Should you get tested for HIV? Many people are confronted with this question because the majority of people are shy to come out in the open with their HIV status for reasons of societal prejudice. Many others feel that testing for HIV could convey some negative message to people about their lifestyle. Whatever may be the reasons it is never the right thing to do. While HIV is usually linked to uncontrolled sex life it is not the only reason for the disease. Some other diseases like tuberculosis, hepatitis, syphilis and herpes may require testing for HIV even after the disease has been diagnosed. The possibilities of being infected with HIV from syringe needles are also high. The truth is that anyone can have HIV regardless of their lifestyle and habits.
Protect your health by testing
One of the most concerning aspects about HIV is that the disease often manifests without any symptoms or may have symptoms that are similar to some other diseases. This is the reason why it can go undetected. According to the CDC (U.S. Centers for Disease Control) there are 1.1 million people in the country who are HIV positive out of which 21 percent people are not aware that they have the disease. Timely detection is necessary to keep the disease under control through medication and to lead normal life. The biggest danger of undetected HIV is that the disease can be spread to others albeit ignorantly. Testing could lead to detection that brings awareness and help people to change their lifestyle that can reduce the risk of transmission of the disease.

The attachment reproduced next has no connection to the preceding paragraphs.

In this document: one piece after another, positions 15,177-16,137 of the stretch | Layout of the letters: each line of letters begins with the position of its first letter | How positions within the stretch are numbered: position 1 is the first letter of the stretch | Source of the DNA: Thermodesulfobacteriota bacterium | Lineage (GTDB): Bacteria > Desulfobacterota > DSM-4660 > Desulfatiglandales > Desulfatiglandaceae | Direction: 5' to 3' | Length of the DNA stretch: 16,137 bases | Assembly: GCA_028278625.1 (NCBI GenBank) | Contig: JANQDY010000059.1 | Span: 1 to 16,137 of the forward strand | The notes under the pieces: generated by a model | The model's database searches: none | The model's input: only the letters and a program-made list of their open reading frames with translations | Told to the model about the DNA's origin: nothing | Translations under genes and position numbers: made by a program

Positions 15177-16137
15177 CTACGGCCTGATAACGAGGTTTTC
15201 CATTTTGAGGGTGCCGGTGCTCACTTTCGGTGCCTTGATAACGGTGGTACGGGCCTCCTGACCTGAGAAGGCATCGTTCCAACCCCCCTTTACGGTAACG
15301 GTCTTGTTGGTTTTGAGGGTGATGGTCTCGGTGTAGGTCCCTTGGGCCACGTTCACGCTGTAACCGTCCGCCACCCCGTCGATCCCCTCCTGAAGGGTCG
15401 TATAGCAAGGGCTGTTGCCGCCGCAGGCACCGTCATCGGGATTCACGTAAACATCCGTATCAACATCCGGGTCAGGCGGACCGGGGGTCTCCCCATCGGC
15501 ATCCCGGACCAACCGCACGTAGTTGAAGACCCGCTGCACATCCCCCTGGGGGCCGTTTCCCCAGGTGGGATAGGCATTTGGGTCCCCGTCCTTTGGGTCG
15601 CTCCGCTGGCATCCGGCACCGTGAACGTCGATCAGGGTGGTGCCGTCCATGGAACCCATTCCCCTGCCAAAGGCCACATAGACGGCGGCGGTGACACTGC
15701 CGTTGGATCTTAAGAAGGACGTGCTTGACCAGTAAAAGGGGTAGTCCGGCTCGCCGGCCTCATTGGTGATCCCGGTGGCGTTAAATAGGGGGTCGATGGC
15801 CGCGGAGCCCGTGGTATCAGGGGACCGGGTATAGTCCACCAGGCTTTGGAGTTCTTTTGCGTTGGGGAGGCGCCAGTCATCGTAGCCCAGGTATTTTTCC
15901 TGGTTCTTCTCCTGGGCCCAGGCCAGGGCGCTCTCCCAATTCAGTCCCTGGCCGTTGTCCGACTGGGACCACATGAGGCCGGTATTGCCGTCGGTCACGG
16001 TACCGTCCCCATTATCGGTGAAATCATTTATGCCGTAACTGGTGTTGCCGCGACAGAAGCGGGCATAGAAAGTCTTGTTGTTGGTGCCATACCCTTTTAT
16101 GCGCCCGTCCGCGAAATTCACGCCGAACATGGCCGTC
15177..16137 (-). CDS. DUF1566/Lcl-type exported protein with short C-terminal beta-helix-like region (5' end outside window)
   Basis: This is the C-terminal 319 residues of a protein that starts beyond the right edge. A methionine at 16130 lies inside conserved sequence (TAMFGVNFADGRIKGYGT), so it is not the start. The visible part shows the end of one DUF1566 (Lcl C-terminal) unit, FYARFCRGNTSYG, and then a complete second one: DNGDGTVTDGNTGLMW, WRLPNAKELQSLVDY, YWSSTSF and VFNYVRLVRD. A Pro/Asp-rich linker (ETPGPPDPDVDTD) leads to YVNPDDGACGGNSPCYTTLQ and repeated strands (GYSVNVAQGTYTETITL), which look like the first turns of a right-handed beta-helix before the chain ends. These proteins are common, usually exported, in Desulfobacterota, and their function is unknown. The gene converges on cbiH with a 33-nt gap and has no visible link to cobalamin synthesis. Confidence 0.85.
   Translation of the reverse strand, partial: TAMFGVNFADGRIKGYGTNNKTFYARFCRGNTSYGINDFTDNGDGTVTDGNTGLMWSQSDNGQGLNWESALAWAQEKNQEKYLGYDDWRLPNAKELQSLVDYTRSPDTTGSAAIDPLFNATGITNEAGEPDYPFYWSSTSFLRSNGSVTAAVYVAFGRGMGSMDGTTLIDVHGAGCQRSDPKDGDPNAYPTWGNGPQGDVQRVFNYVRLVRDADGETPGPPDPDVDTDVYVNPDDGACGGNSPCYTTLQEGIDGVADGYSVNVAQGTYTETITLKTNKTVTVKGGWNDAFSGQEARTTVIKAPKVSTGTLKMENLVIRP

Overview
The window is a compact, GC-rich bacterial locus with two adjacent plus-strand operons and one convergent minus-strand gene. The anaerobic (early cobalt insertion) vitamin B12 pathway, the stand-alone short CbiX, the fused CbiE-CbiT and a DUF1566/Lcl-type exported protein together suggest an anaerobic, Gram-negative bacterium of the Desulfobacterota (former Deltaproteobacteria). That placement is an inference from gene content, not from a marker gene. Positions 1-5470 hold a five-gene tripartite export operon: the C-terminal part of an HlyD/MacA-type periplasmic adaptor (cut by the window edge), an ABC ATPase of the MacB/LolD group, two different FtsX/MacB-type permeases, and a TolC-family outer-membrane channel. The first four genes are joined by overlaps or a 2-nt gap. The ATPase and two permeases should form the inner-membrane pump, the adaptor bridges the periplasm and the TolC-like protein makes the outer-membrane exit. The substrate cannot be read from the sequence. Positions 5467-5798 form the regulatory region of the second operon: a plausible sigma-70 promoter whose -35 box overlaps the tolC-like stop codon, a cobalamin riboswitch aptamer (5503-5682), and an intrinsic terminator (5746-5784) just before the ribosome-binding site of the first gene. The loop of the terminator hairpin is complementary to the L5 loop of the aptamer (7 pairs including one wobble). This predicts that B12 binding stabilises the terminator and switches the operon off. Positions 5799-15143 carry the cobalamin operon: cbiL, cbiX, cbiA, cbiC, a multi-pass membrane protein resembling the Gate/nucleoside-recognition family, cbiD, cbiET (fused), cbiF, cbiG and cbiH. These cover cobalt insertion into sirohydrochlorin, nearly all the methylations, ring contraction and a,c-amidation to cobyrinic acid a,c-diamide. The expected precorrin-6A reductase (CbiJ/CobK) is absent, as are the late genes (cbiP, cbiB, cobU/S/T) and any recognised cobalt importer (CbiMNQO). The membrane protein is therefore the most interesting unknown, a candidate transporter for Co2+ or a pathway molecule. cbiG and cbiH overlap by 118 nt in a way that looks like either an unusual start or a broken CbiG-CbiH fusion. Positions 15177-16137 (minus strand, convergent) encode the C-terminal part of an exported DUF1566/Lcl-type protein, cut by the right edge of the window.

Types of tests
According to CDC, the population in the age group of 13 to 64 years should at least test once a year for HIV. This applies across the entire population regardless of the level of risk they are subjected to. Different types of blood tests are done to detect HIV. The most common screen test is the Elisa test. Along with it other tests like oral fluid rapid tests, RNA tests and DNA tests are also done. The Elisa test is the oldest HIV test that has undergone several updates to incorporate the latest advances in researches about HIV.
The test that has now become almost synonymous with HIV is also used for many other diseases like detecting West Nile virus, Lyme disease, syphilis etc. What does Elisa stand for? Enzyme linked immunosorbent assay is the full name of the test that is done on blood serum to detect the presence of an antigen or antibody. This test is still considered to be the most elementary and must do test for HIV detection. The 4th generation antigen / antibody test can detect HIV-1 antigen as well as HIV-1/HIV-2Ab antibody.
In order to protect people who do not have HIV but are highly susceptible in contracting the virus a new preventive method has been discovered. Known as PReP or pre-exposure prophylaxis this medication is capable of preventing the development permanent HIV infection by the virus.